What is the meaning of Physics?

by Admin on Jan 18, 2017 02:02AM (PST)

Here are some defenitions gathered from the web to help better understand the meaning of physics…


the science of matter and energy and their interactions

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http://www.cogsci.princeton.edu/cgi-bin/webwn

Physics (from the Greek, φυσικός (physikos), “natural”, and φύσις (physis), “Nature”) is the science of Nature in the broadest sense. Physicists study the behavior and properties of matter in a wide variety of contexts, ranging from the sub-microscopic particles from which all neodymium magnets ordinary matter is made (particle physics) to the behavior of the material Universe as a whole (cosmology).
http://en.wikipedia.org/wiki/Physics

the study of matter and energy.
http://www.artsconnected.org/artsnetmn/spaces/vocabulary.html

Discipline of Science dealing with the properties of matter and energy. Includes; acoustics, atomic physics, cryogenics, electromagnetism, elementary particle physics, fluid dynamics, geophysics, mathematical physics, mechanics, molecular physics, nuclear physics, optics, plasma physics, quantum physics, solid state physics, statistical mechanics, thermodynamics.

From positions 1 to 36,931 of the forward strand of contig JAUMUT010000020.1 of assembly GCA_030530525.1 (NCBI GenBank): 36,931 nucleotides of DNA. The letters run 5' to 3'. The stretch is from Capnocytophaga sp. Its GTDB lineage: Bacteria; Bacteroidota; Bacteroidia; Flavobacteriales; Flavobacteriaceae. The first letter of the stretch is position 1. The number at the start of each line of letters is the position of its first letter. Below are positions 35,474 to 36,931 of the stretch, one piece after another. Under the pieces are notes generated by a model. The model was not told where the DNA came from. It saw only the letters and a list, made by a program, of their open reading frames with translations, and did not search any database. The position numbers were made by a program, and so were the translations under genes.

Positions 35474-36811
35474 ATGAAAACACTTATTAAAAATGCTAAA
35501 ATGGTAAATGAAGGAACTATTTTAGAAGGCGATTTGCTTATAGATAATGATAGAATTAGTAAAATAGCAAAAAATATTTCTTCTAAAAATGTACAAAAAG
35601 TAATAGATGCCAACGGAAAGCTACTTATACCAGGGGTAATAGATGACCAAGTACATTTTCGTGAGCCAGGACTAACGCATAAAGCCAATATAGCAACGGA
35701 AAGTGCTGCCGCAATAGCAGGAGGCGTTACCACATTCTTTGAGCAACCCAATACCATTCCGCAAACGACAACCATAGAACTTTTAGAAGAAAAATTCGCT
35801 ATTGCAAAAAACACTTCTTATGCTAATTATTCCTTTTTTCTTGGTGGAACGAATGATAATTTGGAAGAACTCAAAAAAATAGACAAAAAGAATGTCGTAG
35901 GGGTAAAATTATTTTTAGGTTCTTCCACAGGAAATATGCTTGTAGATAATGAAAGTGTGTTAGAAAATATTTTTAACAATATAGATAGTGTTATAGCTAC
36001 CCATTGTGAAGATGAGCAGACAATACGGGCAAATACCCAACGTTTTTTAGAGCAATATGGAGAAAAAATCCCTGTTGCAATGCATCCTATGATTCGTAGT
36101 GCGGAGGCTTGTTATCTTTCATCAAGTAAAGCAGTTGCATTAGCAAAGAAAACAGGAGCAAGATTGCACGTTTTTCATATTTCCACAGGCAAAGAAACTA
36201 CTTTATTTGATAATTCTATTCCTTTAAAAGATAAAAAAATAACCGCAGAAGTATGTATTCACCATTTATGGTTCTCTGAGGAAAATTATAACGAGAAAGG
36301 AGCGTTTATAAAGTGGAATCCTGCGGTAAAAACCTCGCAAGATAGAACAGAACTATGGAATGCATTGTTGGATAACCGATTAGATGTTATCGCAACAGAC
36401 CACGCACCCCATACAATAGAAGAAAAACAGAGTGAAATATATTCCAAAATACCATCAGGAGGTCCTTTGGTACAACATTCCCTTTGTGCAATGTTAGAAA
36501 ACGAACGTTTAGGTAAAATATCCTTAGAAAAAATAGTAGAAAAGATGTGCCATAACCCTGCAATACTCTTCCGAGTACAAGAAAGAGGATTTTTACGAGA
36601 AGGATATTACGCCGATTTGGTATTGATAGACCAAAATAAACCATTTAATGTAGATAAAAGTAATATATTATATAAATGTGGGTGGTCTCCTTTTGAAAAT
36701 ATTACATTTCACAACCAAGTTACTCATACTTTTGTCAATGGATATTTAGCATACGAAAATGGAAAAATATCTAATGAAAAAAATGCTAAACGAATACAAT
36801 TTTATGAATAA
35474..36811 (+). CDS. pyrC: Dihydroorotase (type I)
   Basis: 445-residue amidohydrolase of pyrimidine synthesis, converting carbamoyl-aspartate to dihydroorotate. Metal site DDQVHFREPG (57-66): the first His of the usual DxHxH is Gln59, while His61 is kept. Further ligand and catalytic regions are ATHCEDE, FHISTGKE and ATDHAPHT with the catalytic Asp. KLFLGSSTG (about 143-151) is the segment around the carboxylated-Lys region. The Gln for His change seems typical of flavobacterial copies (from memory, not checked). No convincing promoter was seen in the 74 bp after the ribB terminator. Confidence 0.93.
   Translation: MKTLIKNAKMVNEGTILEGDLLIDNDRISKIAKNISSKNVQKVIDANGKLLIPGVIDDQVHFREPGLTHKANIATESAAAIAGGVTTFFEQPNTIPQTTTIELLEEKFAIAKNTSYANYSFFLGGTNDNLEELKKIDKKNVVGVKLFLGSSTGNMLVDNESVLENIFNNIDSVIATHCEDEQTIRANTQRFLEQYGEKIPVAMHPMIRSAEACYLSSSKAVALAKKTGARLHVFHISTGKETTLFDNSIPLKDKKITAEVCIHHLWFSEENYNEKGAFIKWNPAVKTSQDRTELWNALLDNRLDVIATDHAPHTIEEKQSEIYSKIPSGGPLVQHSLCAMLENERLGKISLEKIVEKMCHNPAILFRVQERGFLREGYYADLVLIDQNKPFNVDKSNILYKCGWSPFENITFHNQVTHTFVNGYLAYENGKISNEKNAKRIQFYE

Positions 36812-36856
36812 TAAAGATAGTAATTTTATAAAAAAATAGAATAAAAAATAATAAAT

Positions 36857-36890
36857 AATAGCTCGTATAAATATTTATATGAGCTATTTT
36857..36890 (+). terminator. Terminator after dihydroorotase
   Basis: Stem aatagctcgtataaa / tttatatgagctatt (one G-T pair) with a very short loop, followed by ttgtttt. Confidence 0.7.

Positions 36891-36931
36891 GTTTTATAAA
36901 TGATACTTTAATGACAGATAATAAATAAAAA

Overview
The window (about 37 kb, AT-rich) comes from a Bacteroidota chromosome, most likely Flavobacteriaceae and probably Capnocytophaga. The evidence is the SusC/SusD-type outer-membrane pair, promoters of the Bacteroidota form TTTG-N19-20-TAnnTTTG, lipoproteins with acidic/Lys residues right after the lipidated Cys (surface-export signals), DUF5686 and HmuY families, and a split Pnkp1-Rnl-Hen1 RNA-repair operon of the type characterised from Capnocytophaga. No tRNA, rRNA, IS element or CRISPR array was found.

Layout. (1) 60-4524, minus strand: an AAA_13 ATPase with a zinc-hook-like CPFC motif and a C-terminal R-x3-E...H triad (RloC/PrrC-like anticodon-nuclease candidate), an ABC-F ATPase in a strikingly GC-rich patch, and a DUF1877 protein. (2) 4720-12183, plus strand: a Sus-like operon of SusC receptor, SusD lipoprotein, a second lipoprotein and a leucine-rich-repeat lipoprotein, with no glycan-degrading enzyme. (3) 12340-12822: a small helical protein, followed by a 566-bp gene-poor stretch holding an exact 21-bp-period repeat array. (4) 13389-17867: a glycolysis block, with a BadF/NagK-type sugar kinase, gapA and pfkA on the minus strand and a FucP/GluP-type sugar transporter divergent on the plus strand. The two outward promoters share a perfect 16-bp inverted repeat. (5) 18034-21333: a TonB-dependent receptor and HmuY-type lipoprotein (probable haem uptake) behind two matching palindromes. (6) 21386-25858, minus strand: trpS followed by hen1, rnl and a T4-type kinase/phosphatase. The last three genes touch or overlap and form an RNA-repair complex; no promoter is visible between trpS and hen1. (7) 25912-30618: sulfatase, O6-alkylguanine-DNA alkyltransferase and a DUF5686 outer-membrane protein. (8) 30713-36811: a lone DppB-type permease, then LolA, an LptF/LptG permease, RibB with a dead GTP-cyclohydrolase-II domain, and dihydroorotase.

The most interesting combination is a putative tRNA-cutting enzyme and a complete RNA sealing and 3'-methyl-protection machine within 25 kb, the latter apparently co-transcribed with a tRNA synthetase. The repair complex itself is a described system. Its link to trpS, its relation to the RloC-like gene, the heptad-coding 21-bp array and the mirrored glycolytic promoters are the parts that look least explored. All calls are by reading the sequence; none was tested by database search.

http://www.embassy.org.nz/encycl/p4encyc.htm

The scientific study of matter, energy, motion, and force. (From a Greek term meaning “the science of nature.”)
http://eobglossary.gsfc.nasa.gov/Library/glossary.php3

The quantity of matter which a body contains, irrespective of its bulk or volume. It is one of four fundamental properties of matter. It is measured in grams in the SI system of measurement. Note Mass and weight are often used, in a general way, as interchangeable terms, since the weight of a body is proportional to its mass (under the same or equal gravitative forces), and the mass is usually ascertained from the weight. Yet the two ideas, mass and weight, are quite distinct. Mass is the quantity of matter in a body; weight is the comparative force with
http://dictionary.new-frontier.info/Mass

The science dealing with the properties, changes, interactions, etc. of matter, and energy in which energy is considered to be continuous (classical) or discrete (quantum)
http://library.thinkquest.org/10401/vocab.html

a science that deals with matter and energy and their actions upon each other in the fields of aeronautics, electricity, heat, light, mechanics, and sound
http://whyfiles.larc.nasa.gov/text/kids/Problem_Board/problems/flight/glossary.html

“The knowledge of things, as they are in their own proper beings, their constitution, properties, and operations …”
http://www.explore-dictionary.com/science/S/Semiotics.html

acoustics; atomic and molecular; condensed matter; elementary particle; nuclear structure; optics; plasma
http://www.nsf.gov/sbe/srs/fedfunds/pubs/dst42/technote/fields.htm

The positively charged central region of an atom, composed of protons and neutrons and containing almost all of the mass of the atom.
http://www.yourdictionary.com/ahd/n/n0188200.html

“Right now the influence of physics appears to be infinite. The products that surround us and the ones being conceived are the results of applying the laws of physics in unique and utilitarian ways. Physics has become the science of our everyday life. ” – [Author]